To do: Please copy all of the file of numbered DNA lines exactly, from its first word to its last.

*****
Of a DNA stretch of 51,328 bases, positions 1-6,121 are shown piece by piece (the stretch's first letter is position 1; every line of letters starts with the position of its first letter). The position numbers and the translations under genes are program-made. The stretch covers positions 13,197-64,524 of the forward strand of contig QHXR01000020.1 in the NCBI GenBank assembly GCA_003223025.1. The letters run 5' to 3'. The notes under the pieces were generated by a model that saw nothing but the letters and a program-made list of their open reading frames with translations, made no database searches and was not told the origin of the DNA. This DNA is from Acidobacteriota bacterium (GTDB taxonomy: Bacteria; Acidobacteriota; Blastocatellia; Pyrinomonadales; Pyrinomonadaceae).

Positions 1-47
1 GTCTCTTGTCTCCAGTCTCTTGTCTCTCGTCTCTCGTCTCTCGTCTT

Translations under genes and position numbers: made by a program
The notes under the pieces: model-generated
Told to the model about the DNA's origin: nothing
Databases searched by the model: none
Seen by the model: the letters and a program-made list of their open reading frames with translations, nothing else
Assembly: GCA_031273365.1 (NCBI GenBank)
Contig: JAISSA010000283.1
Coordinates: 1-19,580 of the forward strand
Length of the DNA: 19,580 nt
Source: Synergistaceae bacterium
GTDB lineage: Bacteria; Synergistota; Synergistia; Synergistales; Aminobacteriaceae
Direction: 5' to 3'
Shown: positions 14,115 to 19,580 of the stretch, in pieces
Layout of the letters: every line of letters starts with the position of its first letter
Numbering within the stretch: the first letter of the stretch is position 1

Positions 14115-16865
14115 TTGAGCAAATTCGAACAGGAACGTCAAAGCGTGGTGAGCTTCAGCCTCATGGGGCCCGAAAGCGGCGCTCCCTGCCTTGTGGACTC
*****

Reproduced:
Of a DNA stretch of 51,328 bases, positions 1-6,121 are shown piece by piece (the stretch's first letter is position 1; every line of letters starts with the position of its first letter). The position numbers and the translations under genes are program-made. The stretch covers positions 13,197-64,524 of the forward strand of contig QHXR01000020.1 in the NCBI GenBank assembly GCA_003223025.1. The letters run 5' to 3'. The notes under the pieces were generated by a model that saw nothing but the letters and a program-made list of their open reading frames with translations, made no database searches and was not told the origin of the DNA. This DNA is from Acidobacteriota bacterium (GTDB taxonomy: Bacteria; Acidobacteriota; Blastocatellia; Pyrinomonadales; Pyrinomonadaceae).

Positions 1-47
1 GTCTCTTGTCTCCAGTCTCTTGTCTCTCGTCTCTCGTCTCTCGTCTT

Translations under genes and position numbers: made by a program
The notes under the pieces: model-generated
Told to the model about the DNA's origin: nothing
Databases searched by the model: none
Seen by the model: the letters and a program-made list of their open reading frames with translations, nothing else
Assembly: GCA_031273365.1 (NCBI GenBank)
Contig: JAISSA010000283.1
Coordinates: 1-19,580 of the forward strand
Length of the DNA: 19,580 nt
Source: Synergistaceae bacterium
GTDB lineage: Bacteria; Synergistota; Synergistia; Synergistales; Aminobacteriaceae
Direction: 5' to 3'
Shown: positions 14,115 to 19,580 of the stretch, in pieces
Layout of the letters: every line of letters starts with the position of its first letter
Numbering within the stretch: the first letter of the stretch is position 1

Positions 14115-16865
14115 TTGAGCAAATTCGAACAGGAACGTCAAAGCGTGGTGAGCTTCAGCCTCATGGGGCCCGAAAGCGGCGCTCCCTGCCTTGTGGACTC